Osteoarthritis May Interfere With Your Good Night’s Rest
You may be surprised to learn that osteoarthritis can hinder both you and your partner from sleeping through the night. We explain the complex relationship between osteoarthritis and insomnia.
How well we sleep can set the tone for our entire day, and has ramifications for our long-term health. Research has shown that people with hip and knee osteoarthritis are more likely to experience insomnia and feel sleepy during the day than those who do not suffer from this joint disease. But the reason that osteoarthritis and sleeplessness are linked is less straightforward than you might suspect.
Common sense would suggest that osteoarthritis causes pain, and pain makes it harder to fall asleep and stay asleep. Although pain plays a role in the dynamic between this joint disease and sleeplessness, the relationship is more complex. Research indicates that osteoarthritic pain doesn’t simply trigger sleeplessness. Instead, sleeplessness and osteoarthritic pain seem to coexist and trigger each other.
In 2012, sleep researchers studied sleep quality in people with chronic pain, including those with osteoarthritis. Two of their findings contradicted assumptions about pain causing poor sleep:
- The severity of pain patients felt before their bedtime did not have a significant effect on how well they slept.
- However, the quality of the patient’s sleep during the night did predict the amount of pain they felt the next day. The poorer someone slept, the more pain they reported the next day.
What causes this? How could lack of sleep make your joints feel worse? The researchers suspect that two dynamics are at play:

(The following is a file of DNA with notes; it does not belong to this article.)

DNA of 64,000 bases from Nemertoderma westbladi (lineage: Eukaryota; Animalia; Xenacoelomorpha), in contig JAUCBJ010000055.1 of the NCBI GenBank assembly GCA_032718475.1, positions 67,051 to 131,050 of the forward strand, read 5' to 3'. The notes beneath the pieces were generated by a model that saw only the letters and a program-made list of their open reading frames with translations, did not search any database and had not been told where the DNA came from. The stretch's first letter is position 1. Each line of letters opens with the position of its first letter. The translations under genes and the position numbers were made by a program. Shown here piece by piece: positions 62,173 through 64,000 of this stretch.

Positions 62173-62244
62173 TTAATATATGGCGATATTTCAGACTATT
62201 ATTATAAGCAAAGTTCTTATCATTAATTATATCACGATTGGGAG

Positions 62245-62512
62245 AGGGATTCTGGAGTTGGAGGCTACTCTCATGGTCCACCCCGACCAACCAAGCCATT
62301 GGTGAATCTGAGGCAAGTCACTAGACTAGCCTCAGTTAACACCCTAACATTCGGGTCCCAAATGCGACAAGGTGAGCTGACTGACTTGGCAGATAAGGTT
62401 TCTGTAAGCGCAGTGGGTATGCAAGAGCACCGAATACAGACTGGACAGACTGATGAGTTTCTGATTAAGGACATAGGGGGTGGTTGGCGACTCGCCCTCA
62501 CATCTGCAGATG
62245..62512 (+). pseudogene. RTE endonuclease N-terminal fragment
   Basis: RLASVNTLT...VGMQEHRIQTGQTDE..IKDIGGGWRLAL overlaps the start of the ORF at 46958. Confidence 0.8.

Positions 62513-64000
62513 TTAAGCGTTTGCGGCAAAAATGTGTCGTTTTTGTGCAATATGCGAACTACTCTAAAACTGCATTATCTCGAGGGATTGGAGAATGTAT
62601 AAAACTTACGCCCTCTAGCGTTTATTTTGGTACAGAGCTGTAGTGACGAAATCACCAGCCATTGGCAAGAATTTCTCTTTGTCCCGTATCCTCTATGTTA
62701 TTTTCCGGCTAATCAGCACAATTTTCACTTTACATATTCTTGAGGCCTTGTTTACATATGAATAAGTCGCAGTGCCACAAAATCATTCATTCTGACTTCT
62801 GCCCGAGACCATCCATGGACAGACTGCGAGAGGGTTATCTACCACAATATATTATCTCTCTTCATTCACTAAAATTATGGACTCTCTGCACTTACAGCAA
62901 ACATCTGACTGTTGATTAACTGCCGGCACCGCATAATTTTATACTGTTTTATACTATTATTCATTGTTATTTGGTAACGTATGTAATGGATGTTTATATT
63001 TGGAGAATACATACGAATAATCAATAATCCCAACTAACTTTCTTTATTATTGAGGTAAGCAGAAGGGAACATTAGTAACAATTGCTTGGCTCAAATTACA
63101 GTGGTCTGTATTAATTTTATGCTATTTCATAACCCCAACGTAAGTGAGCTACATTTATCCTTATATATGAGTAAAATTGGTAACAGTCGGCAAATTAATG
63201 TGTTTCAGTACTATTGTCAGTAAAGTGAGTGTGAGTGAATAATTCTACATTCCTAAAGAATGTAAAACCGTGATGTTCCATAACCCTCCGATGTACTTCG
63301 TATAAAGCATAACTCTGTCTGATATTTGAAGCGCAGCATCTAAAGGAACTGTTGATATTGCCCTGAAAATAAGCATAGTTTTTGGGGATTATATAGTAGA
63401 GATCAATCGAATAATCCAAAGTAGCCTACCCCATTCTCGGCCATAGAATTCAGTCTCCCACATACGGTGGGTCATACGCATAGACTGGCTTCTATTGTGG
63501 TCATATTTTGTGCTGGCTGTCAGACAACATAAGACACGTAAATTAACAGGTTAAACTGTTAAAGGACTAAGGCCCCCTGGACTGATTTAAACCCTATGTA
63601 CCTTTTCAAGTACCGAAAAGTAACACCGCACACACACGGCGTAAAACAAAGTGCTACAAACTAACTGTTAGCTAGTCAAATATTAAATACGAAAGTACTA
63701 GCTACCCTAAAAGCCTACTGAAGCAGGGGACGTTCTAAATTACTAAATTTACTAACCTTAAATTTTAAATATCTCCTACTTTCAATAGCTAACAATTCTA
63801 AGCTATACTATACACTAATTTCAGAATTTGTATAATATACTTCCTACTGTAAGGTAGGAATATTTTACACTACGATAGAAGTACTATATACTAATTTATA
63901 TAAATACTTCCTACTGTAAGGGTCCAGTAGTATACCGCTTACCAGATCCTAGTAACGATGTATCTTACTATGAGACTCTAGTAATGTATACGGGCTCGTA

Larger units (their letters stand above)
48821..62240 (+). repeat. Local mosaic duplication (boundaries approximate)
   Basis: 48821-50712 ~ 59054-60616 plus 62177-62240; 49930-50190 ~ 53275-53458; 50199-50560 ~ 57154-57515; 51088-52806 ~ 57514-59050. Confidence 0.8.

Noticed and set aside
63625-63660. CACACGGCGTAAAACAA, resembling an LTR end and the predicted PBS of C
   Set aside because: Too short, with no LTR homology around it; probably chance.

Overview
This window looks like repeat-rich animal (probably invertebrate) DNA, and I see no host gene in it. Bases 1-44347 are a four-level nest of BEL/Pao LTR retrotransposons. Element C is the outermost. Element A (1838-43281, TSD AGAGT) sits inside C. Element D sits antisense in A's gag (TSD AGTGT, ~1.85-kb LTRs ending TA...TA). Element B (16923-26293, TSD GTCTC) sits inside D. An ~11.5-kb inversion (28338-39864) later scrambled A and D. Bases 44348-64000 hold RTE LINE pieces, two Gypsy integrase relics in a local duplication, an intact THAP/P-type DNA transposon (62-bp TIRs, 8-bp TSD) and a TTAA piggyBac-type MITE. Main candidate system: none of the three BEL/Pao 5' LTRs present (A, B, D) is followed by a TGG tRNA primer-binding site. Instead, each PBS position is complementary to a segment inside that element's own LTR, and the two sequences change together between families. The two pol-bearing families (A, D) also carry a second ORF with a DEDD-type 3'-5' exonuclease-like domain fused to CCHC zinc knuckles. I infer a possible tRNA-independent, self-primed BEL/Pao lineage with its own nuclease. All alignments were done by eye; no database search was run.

- Lack of sleep may trigger inflammatory pathways that exacerbate osteoarthritic pain.
- Insomnia can also make us more sensitive to feelings of pain. Our disturbed sleep doesn’t necessarily make joints ache more, but being sleep-deprived may cause us to perceive pain as more intense.
The effects of osteoarthritis pain may affect your partner’s rest as well as your own. Lynn Martire, PhD and associate professor of human development and family studies at Penn State University, studied the sleep patterns of 138 spouses of patients with knee osteoarthritis. She found that when these patients experienced knee pain at the end of the day, their partners did not sleep as well, and woke feeling less refreshed the next day.
It wasn’t the tossing and turning of the patients with knee osteoarthritis that cost their partners sleep. Martire, in fact, was not able to identify how one person’s pain affected his or her partner’s sleep—except for her observation that the spouses with the closest and most affectionate relationships got the least sleep when their partner was in pain. This suggests that empathy might play a role in sleep quality, but it will take more research to know for sure.
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